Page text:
The Brief – Macron alert, Bromance comes with strings attached

The Brief is EURACTIV's evening newsletter

Such is Emmanuel Macron’s ‘golden boy’ status that he is the subject of the Brief for two days in a row. But that should come as no surprise – no other European leader has been brave enough to kill Donald Trump with kindness.

While most European leaders try to keep the maverick US president at arm’s length, the French head of state tried a new tactic: public displays of touchy-feely affection with straight-talking.

After touching hands and shoulders with the Commander in Chief – with Brigitte and Melania getting to know each other during a three-day State visit – Macron pulled no punches in his address to Congress.

In his speech – in English – another break with Gallic tradition, Macron’s criticism of Trump’s policies was only thinly veiled, whether exhorting greater efforts on climate change because “there is no planet B”, or calling for “multilateralism” over the alternative of “isolationism, withdrawal and nationalism . . . that will only inflame the fears of our citizens.”

He also reiterated his support for the Iran nuclear deal, which the US President wants to tear up.

If nothing else, Macron’s visit has pushed Theresa May into action. May’s office confirmed on Wednesday (25 April) that Trump’s first official visit to the UK will take place this summer, although he will not be afforded the honour of a State Visit, replete with Queen Elizabeth.

It is no secret that Macron sees an opportunity to become an unlikely bridge between Europe and the US and that he wants to re-establish France as a foreign policy heavyweight. That is underscored by the fact that Macron’s next foreign visit is to Vladimir Putin next month.

For the moment, Macron may be putting Angela Merkel and May in the shade, but the unlikely ‘Bromance’ is fraught with danger.

Of course, this is not the first time that a bright-eyed centrist European leader cosies up to a right-wing Republican. Just under 20 years ago, Tony Blair curried favour with George W. Bush and got a presidential medal, not to mention plaudits after his own address to Congress.

But Blair found to his lasting cost that Americans could not vote for him and that his own electorate would not be forgiving if personal chemistry did not translate into political influence.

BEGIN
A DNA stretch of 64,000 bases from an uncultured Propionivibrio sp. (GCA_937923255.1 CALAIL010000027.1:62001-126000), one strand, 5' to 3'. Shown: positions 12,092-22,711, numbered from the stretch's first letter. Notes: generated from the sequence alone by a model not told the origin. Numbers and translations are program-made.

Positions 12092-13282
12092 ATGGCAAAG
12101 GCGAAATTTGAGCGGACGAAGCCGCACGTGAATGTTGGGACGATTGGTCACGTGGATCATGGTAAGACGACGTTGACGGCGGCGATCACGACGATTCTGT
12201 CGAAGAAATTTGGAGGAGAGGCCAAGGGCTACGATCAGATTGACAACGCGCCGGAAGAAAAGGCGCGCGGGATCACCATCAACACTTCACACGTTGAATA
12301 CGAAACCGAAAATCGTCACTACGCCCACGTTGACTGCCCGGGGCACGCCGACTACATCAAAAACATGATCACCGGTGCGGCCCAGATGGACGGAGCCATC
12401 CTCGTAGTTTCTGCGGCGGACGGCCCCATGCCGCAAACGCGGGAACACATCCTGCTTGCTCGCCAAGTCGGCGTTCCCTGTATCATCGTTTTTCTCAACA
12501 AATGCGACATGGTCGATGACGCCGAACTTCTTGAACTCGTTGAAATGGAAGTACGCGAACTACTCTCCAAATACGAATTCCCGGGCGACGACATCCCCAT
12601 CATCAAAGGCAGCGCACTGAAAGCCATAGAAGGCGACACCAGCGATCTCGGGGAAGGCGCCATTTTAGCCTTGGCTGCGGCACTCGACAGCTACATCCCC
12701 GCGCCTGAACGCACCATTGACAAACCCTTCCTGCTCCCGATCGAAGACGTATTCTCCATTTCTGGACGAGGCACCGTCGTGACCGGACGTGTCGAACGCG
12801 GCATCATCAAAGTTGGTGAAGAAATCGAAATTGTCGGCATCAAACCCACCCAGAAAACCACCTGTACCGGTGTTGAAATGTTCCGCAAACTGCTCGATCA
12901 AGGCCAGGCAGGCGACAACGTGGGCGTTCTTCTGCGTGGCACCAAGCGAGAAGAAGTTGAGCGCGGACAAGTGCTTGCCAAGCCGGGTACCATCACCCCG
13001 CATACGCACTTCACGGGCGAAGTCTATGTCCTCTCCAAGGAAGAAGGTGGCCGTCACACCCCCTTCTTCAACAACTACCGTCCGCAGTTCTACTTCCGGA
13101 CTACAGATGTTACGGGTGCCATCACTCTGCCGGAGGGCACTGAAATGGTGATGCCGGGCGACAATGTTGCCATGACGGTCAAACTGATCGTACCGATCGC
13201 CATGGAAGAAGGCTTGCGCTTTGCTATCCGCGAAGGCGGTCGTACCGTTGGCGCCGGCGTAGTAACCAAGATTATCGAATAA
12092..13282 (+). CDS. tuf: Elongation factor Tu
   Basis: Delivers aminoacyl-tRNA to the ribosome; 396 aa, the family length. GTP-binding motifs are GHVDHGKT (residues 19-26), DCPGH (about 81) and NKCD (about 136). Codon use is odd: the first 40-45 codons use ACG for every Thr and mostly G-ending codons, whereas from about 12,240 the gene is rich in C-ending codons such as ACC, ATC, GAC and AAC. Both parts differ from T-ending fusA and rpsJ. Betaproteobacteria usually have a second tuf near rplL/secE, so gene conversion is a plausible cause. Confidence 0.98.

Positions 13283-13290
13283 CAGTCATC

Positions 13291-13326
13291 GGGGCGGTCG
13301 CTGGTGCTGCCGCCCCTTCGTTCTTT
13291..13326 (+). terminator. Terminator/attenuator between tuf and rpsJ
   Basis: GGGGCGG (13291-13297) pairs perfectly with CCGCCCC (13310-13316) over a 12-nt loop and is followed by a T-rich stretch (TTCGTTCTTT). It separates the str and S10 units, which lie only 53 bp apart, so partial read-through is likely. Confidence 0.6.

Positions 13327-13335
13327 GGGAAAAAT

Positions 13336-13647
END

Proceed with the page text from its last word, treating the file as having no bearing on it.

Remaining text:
Likewise, Macron does not appear to have secured any concessions from the US President, and even conceded that he was unlikely to change Trump’s mind on the Iran nuclear deal.

History records that the Blair/Bush dalliance did not end well. Mr Macron has been warned.

The Roundup

by Alexandra Brzozowski

French President Emmanuel Macron has delivered a feisty speech to Congress, urging the US to embrace multilateralism while pushing back against President Trump’s “America First” agenda.

The House of Lords has re-opened the prospect of a UK government climb-down on the EU’s Customs Union. Brexiteers say that Brexit won’t really be Brexit if the UK ends up with a compromise that nobody wants.

Meanwhile, amid a row over attempts to restrict UK’s access to sensitive security information, the UK is now considering setting up a satellite navigation system to rival the EU’s Galileo project. Brexit on all fronts – even in space.

NGOs are breathing thin air in Hungary. To brace themselves from a possible government crackdown, they are seeking new funding sources and legal ways to counter a ban under a new “national security risk” law.

As the EU gets ready to come up with a climate strategy for 2050 and ongoing energy talks approach the finish line, the Mayor of Ghent warns that the targets are ‘almost impossible’ to meet without cities and regions.

New technologies are ‘very important’ to reduce agricultural emissions, says EU Agriculture Commissioner Phil Hogan. However, agriculture needs to modernize.

Airbus and Dassault team up for a new fighter jet project as Europe seeks to enhance its strategic independence in defence policy.

A new report indicates that the EU carbon prices are set to double by 2021 and could hit €55 a tonne by 2030 if the EU aligns its emissions targets with the Paris Agreement on climate change.

Read our Special Report on how Italy’s scientific community joined forces and shaped a national vaccination plan.

The ‘Free Interrail for all young Europeans’ campaign gathers pace. Support comes from different artists, politicians, and entrepreneurs.

The score is 1-0 to football superstar Lionel Messi, who won the backing of the ECJ ruling that the Barcelona player’s request for a trademark is legitimate.

Look out for…

The Annual Convention for Inclusive Growth 2018 taking place in Brussels tomorrow, a one-day event that will focus on the implementation of the Social Pillar, featuring Commission vice-chief Valdis Dombrovskis and Commissioner for employment, social affairs, skills and labour mobility, Marianne Thyssen.

Views are the author’s

 

 

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